On Being a Librarian

Trends, Achievements, and Perspectives

Transformational Thinking

transformative thinking

The pandemic forces the adoption of new and, at times, innovative ways of working.  Roles are reimagined from task-specific and metered to functional and project-based accountabilities.  The pandemic presents an opportunity for the library where I work to pivot from a transactional brick and mortar service point to a safe and engaging relational, always on, always available, always engaging virtual experience.  And it is not alone. All across the provice and the country, libraries are doing the same.

Libraries pivoted quickly, changing their attitudes on the idea of office work or on-site work.  Before the pandemic, the convention held that a central place to work was critical to productivity and colleague engagement.  At the very outset of the pandemic, library staff explored and adopted various technologies effectively, delivered library activities virtually, all the while ensuring that critical processes could carry on remotely. With strong service leadership, the CEO/Chief Librarian strengthened and reconstructed work practices creating a sustainable, dynamic work community. The library broke from the inertia of past organizational constructs by dispensing with suboptimal habits, assumptions, and systems to create a better staff experience and increase productivity.

This kind of change takes ongoing transformational thinking.  The outcome, for me, was thrilling and truly rewarding.

During this time, I participated in a workgroup to redesign the library’s website not once but twice, taking it from a group of pages listing services and resources to become the library’s primary communication and marketing tool.

Researching and critically evaluating existing online resources and digital collections showed  subscriptions that no longer met the communities’ needs. With that came the opportunity to trial many online resources and digital collections, review and evaluate the evidence, and make an informed decision on what to purchase. Bringing a sharp analysis to the fiction and non-fiction collections was most rewarding and transformational.  Library administration embraced decolonizing the collection, increasing content for marginalized voices, and rethinking stack allocations.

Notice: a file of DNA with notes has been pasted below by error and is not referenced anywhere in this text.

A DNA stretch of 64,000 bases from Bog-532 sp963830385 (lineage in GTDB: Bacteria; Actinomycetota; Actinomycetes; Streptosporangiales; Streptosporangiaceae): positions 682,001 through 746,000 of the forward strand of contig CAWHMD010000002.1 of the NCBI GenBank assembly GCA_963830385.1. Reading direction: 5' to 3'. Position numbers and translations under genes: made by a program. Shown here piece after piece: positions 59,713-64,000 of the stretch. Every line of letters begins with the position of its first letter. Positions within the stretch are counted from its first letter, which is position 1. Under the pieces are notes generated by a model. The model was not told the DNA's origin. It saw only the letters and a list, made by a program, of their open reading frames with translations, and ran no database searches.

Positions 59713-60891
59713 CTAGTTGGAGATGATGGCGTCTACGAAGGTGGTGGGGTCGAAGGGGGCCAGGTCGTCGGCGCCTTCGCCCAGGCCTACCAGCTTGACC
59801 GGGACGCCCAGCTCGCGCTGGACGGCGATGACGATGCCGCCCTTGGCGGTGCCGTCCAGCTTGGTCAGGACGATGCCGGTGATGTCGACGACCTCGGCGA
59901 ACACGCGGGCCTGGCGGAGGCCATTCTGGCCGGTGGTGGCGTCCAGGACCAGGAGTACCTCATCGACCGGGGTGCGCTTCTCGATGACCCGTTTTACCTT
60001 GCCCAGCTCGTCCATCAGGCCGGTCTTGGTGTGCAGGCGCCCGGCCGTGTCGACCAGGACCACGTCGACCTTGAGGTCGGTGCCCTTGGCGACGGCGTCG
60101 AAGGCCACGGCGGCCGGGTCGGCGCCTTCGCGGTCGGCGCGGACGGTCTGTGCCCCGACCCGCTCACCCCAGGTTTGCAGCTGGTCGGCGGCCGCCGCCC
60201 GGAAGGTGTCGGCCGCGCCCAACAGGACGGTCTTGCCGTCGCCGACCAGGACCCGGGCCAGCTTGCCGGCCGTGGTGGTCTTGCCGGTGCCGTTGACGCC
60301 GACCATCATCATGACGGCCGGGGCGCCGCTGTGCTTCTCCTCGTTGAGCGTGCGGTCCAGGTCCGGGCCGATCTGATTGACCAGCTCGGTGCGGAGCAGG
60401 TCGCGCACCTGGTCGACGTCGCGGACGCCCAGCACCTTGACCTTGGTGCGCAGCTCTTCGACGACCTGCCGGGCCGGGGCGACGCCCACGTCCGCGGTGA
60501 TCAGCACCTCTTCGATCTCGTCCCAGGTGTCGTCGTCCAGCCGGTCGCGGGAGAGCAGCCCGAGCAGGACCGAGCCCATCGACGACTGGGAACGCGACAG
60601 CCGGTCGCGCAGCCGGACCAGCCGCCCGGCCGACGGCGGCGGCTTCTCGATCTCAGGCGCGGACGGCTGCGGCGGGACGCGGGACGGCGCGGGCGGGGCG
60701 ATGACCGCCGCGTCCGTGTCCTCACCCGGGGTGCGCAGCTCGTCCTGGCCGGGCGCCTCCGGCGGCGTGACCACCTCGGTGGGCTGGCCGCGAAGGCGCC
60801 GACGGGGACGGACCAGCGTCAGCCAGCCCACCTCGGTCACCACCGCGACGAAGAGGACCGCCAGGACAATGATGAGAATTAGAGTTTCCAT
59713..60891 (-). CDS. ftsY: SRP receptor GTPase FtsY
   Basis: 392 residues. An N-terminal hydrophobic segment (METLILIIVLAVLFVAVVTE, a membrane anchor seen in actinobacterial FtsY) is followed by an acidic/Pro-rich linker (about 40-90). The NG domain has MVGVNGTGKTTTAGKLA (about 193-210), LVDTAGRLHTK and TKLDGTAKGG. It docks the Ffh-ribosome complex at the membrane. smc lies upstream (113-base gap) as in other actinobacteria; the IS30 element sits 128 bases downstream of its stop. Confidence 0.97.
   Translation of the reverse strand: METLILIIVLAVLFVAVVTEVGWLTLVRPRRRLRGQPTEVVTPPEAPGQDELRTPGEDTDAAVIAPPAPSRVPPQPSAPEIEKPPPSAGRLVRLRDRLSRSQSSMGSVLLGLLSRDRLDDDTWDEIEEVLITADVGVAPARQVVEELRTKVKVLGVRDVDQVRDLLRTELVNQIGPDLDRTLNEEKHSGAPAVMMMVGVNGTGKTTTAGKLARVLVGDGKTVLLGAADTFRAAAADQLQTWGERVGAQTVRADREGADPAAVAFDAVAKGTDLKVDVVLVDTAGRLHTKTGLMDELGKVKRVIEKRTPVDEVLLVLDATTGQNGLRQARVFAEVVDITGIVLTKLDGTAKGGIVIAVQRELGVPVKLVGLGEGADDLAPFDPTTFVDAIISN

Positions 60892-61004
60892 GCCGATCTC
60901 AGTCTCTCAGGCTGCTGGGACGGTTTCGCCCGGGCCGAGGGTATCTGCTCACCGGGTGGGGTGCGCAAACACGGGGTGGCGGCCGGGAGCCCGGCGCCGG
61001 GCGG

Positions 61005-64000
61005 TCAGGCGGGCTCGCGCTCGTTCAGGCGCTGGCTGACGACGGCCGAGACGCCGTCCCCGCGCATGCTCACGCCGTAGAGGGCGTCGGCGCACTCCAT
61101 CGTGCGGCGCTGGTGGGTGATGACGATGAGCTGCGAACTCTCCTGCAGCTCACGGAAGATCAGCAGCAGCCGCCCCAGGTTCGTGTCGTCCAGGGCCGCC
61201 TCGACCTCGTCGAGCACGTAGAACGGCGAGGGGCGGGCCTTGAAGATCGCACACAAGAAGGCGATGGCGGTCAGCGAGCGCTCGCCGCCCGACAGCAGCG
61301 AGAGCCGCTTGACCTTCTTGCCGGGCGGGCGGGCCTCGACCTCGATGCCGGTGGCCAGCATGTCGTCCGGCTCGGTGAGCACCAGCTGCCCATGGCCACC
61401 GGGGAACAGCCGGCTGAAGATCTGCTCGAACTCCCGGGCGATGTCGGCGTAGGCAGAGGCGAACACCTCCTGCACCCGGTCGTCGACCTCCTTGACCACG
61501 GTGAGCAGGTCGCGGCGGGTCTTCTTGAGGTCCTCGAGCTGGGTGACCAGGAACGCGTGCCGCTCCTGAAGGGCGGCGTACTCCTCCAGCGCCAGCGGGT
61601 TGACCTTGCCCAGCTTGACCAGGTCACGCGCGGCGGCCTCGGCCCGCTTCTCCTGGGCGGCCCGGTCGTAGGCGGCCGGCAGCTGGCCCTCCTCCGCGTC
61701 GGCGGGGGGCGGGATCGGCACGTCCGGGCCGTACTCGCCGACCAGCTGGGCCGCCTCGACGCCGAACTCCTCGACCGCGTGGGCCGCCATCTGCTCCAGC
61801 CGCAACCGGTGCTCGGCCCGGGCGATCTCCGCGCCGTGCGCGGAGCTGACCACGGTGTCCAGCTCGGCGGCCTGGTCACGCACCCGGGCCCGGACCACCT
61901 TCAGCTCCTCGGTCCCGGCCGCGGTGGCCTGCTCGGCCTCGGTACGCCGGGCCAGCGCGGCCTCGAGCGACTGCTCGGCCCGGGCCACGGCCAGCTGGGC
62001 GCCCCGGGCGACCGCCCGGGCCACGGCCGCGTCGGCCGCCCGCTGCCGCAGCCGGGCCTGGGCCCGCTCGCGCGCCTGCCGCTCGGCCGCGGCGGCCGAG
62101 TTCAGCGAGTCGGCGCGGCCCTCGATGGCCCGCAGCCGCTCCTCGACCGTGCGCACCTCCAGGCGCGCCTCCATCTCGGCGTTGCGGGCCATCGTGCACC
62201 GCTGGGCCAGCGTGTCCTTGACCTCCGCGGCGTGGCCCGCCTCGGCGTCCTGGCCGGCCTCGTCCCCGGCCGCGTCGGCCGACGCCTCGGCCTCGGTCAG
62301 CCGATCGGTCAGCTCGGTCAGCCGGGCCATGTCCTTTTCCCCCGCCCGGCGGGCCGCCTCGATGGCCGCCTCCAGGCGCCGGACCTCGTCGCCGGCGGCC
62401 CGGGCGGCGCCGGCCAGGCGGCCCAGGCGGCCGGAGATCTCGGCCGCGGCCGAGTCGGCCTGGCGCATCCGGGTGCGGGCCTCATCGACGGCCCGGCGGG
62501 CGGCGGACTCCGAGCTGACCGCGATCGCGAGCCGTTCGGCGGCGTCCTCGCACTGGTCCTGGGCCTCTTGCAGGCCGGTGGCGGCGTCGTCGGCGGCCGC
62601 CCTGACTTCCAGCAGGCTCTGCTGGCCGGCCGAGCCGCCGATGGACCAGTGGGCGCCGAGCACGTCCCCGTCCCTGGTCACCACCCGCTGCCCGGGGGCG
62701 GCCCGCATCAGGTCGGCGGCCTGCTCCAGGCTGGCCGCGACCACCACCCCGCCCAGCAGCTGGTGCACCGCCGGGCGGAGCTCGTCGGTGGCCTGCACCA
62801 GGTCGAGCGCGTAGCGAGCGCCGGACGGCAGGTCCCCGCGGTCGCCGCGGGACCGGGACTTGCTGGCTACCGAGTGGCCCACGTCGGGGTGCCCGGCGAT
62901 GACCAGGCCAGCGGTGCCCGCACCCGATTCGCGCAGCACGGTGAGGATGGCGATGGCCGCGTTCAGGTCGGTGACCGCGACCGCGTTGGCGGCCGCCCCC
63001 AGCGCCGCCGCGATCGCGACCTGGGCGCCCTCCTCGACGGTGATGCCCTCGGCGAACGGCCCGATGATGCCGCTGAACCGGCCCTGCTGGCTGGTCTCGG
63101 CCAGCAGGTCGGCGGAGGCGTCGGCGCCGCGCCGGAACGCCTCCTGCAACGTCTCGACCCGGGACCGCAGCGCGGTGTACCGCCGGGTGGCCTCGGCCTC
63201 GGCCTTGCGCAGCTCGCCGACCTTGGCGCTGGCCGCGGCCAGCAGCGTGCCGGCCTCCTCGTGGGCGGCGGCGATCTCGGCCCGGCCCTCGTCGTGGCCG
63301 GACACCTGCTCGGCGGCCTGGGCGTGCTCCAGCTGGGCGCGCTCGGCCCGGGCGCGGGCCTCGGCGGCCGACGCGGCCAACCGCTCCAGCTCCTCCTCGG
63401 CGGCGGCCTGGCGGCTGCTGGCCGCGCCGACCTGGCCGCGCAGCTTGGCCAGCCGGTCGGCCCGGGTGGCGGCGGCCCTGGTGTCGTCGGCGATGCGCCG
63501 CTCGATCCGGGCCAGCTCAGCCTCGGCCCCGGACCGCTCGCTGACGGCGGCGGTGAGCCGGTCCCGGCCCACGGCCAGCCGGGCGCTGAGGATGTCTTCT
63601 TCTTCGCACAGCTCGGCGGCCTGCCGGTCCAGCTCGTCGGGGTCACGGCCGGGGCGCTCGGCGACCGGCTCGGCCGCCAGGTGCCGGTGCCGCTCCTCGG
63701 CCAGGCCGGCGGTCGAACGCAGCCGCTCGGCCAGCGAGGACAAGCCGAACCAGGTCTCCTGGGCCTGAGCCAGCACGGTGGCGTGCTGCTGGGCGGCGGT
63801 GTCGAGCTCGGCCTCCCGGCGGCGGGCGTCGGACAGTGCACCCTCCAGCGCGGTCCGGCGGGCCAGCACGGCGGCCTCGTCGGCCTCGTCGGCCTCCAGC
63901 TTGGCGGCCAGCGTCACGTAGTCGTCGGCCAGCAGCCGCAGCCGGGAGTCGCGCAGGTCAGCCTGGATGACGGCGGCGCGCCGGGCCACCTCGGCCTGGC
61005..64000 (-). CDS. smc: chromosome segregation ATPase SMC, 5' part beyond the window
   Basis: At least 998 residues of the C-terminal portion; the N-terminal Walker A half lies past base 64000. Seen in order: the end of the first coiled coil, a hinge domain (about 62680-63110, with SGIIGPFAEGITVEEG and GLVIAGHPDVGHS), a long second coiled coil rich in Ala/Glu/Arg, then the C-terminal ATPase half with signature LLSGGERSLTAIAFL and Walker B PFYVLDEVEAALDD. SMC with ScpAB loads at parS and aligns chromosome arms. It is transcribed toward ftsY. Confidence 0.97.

Transformational thinking and putting into place evidence-based plans produces amazing results.  For example, the adult non-fiction collection assessment and management process moved it from having  less than 35% of it’s items published in the last 5 years to 54.5%. The standard for adult non-fiction collections is to have more than 50% of the items published within the previous 5 years.  The adult fiction collection’s average age moved from 18 to 8.4 years.  The standard for adult fiction collections is to have an average age of fewer than 10 years across all genres.  Paperbacks comprise no more than 6% of a library’s adult fiction collection.  And it does now!

Indigenization of all library records and collection is underway, and with that, some relocating of some materials is necessary.  For example, belief systems of Indigenous peoples are moved from legends, folk tales, or myths to religions and philosophies.

Stack management was a more prodigious, time-consuming, and labour-intensive project.  The Juvenile and Young Adult non-fiction were intermingled with Adult Non-fiction.  Integrating these collections had, at one time, been an experiment of sorts in many libraries, an iteration from which library staff could collect data on usage, browsability data, input from shelvers on efficiencies, visibility, and accuracy of re-shelving. 

Studies show that separating Juvenile and Young Adult non-fiction materials from Adult materials increases the browsing quotient, re-shelving is 35% more accurate, and patrons can readily  locate the materials they need and new titles, too, in neighbouring shelving locations. This project was completed, and the next two years of data collection and interpretation will inform further stack management decisions.

Transformational thinking is multi-faceted. Transformational leaders know how to encourage, inspire, and motivate staff to perform in ways that create meaningful and impactful change. The staff become more engaged and empowered to innovate and help shape a positive and dynamic work culture. 

I am grateful and honoured to work with a leader who is a transformational thinker.

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This entry was posted on 01/07/2021 by in Competency.

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